BANGKOK – An appeals court in Thailand on Tuesday overturned the guilty verdict of a man convicted of shooting four people, one fatally, by opening fire with an assault rifle concealed in a sack during a political confrontation in February 2014.
The shooter, afterward dubbed the "Popcorn Gunman" after the logo emblazoned on the sack, was part of a protest mob that sought to disrupt preparations for a snap election, and the shooting was directed at counter-demonstrators.
The court ruled Tuesday that there was not enough evidence to convict Vivat Yodprasit in the shootings, which were carried out by a man wearing a balaclava to conceal his identity. Last March, he received a 37-year, 4-month sentence for murder, attempted murder and illegal possession of weapons, halved from the original term because of his confession to police. However, he recanted his confession in court, claiming he had been tortured.
The shooter was part of a mob that sought to disrupt preparations for the election, and one or more opened fire on counter-demonstrators. The "Popcorn Gunman," who carried out his shooting in front of hundreds of people and was captured in many photos and videos, wounded four people, among them a 72-year-old man who was left paralyzed. He died seven months after the incident.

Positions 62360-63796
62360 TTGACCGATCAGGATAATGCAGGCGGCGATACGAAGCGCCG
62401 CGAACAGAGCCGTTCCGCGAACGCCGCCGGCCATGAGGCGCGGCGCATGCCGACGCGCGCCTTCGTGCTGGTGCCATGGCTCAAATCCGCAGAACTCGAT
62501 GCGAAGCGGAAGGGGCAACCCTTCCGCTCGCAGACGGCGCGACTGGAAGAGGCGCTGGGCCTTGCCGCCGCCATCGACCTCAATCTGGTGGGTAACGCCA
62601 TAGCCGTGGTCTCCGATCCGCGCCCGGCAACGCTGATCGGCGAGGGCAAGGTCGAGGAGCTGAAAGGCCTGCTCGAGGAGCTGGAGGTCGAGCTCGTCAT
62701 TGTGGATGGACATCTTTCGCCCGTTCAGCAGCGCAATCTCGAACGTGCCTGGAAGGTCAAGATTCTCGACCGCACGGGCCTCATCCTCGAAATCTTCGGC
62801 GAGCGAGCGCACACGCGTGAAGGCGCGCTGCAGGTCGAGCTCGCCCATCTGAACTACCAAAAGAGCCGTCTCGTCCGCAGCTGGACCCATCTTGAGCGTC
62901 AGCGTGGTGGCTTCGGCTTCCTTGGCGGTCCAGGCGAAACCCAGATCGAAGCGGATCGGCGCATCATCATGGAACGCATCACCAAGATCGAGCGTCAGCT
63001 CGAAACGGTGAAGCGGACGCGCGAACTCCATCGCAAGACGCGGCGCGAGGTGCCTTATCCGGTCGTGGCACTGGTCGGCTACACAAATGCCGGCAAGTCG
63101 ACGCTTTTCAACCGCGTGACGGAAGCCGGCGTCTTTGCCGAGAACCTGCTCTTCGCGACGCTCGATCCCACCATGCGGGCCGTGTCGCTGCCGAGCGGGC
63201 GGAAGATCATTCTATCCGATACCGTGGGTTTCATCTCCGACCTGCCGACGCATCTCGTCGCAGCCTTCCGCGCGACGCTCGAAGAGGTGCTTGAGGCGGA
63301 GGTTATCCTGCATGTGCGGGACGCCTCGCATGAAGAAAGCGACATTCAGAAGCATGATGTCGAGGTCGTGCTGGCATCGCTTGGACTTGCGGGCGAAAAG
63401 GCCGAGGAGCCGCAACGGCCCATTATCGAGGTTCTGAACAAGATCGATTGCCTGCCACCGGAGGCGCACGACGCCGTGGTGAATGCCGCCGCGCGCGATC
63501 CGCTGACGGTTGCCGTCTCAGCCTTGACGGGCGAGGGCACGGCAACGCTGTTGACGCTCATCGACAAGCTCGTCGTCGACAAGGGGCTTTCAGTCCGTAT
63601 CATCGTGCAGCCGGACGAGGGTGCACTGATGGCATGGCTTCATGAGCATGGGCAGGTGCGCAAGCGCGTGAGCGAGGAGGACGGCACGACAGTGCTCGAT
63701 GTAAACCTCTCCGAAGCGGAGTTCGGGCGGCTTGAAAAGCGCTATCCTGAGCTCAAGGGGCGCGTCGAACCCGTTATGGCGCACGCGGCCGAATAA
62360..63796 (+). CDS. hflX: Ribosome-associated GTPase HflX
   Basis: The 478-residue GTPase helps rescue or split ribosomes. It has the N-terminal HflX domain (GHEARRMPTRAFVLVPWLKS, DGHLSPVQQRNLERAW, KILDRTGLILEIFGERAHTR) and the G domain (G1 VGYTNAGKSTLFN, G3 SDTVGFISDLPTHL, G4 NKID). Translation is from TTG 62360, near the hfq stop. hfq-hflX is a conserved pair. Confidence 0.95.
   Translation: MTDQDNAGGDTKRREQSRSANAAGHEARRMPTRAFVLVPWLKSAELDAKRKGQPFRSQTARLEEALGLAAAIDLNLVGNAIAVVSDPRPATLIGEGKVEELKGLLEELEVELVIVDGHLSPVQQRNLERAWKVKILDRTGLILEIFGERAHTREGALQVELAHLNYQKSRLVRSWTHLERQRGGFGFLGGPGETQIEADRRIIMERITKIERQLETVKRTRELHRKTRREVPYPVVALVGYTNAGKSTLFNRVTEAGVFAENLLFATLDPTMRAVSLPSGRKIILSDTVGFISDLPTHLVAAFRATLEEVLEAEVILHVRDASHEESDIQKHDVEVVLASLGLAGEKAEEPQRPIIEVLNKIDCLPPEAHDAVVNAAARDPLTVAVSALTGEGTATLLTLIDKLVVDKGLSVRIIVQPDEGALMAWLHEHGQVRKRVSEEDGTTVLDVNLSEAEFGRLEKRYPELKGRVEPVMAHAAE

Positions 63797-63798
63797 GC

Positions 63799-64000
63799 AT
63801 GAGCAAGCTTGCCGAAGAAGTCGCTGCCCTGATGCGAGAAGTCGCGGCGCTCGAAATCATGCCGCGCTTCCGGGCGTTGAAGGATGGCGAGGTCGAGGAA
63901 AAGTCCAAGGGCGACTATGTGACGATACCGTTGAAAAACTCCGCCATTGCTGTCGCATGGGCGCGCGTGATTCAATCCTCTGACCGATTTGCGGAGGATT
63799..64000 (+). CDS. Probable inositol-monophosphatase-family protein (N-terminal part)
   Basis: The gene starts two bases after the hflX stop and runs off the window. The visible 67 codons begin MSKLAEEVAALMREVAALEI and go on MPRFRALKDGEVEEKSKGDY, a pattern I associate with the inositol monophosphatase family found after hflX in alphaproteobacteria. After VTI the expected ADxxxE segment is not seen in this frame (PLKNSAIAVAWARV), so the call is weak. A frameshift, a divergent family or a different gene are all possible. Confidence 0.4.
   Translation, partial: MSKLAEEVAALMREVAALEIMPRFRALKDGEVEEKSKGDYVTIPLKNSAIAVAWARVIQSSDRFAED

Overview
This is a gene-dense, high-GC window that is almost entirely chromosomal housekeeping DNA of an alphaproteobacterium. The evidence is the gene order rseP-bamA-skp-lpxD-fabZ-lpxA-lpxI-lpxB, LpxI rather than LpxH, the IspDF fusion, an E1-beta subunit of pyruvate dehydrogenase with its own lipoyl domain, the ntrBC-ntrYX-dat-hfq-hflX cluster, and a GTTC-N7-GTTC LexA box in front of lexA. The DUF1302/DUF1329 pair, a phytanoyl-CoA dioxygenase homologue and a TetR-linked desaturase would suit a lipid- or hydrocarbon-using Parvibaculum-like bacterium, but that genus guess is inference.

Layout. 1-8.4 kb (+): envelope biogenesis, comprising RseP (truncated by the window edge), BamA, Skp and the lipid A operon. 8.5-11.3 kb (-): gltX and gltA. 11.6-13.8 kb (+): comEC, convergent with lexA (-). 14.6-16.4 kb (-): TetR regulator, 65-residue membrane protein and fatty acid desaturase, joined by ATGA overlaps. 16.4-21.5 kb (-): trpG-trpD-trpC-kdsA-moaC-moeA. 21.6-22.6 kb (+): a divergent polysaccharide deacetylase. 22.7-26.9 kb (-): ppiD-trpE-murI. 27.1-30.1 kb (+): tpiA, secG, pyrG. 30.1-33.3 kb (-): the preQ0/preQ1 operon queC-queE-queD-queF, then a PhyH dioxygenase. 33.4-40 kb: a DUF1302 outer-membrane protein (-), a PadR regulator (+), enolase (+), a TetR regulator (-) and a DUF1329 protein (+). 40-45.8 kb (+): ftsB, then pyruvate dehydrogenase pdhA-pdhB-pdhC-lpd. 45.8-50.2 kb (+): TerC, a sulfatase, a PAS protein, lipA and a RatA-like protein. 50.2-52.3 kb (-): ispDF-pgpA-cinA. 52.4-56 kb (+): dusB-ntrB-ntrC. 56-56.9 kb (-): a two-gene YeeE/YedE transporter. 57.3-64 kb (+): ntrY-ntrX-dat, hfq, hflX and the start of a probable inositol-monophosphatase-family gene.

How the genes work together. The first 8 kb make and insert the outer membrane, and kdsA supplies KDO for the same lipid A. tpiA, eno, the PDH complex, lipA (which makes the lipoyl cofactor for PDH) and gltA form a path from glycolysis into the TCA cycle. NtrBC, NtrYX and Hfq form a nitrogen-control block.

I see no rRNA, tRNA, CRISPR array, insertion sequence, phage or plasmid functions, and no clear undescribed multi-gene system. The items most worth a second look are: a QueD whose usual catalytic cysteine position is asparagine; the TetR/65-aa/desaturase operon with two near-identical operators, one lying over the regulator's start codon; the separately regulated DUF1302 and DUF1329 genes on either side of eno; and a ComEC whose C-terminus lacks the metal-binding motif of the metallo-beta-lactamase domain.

The shooter was believed to have fired his weapons from inside the sack in order to catch the expended bullet casings so they could not be gathered as evidence.
The prosecution based its case on Vivat's confession to police and also on video and photos showing a man identified as Vivat at the same protest with the same build and clothing as the shooter — but without the balaclava disguising his face.
"The evidence presented by prosecutors was not enough to confirm that the defendant was responsible for the crime," said his lawyer, Puangtip Boonsanong.
The confrontation was one of several bloody incidents in months of unrest stirred up by opponents of then-Prime Minister Yingluck Shinawatra's government, who called themselves the People's Democratic Reform Committee. They succeeded in disrupting the election, and the confrontations they staged served as a reason for the army to take power in a coup that May. Thailand remains under military rule.
Thailand has been buffeted by political turmoil since 2006, when protests against Thaksin Shinawatra, Yingluck's brother and prime minister since 2001, led to an earlier coup. Since then, Thaksin's supporters and opponents have been engaged in a sometimes violent power struggle.
Thailand's traditional power holders, including the military and the courts, have been among Thaksin's foes, and Tuesday's court ruling is likely to revive criticism that the judiciary rules with a political bias against Thaksin's supporters.
Despite the reversal of the guilty verdict, the court ordered that Vivat remain in custody pending a possible appeal by the prosecution.
His lawyer said Vivat would attempt to raise 3.7 million baht ($109,000) in bail for his release.